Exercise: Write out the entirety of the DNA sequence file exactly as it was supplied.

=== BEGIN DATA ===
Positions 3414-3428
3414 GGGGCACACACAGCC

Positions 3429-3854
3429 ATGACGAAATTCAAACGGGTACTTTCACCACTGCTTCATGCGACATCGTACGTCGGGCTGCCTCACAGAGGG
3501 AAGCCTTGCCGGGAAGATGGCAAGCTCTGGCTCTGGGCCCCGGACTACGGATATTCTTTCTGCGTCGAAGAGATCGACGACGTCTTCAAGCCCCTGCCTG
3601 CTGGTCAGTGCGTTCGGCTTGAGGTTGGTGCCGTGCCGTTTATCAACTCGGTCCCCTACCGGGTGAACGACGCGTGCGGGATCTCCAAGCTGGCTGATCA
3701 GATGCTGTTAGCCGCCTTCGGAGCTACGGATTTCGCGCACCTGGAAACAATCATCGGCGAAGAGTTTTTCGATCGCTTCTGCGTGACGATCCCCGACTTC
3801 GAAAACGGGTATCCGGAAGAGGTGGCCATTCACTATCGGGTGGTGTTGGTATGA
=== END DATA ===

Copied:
Positions 3414-3428
3414 GGGGCACACACAGCC

Positions 3429-3854
3429 ATGACGAAATTCAAACGGGTACTTTCACCACTGCTTCATGCGACATCGTACGTCGGGCTGCCTCACAGAGGG
3501 AAGCCTTGCCGGGAAGATGGCAAGCTCTGGCTCTGGGCCCCGGACTACGGATATTCTTTCTGCGTCGAAGAGATCGACGACGTCTTCAAGCCCCTGCCTG
3601 CTGGTCAGTGCGTTCGGCTTGAGGTTGGTGCCGTGCCGTTTATCAACTCGGTCCCCTACCGGGTGAACGACGCGTGCGGGATCTCCAAGCTGGCTGATCA
3701 GATGCTGTTAGCCGCCTTCGGAGCTACGGATTTCGCGCACCTGGAAACAATCATCGGCGAAGAGTTTTTCGATCGCTTCTGCGTGACGATCCCCGACTTC
3801 GAAAACGGGTATCCGGAAGAGGTGGCCATTCACTATCGGGTGGTGTTGGTATGA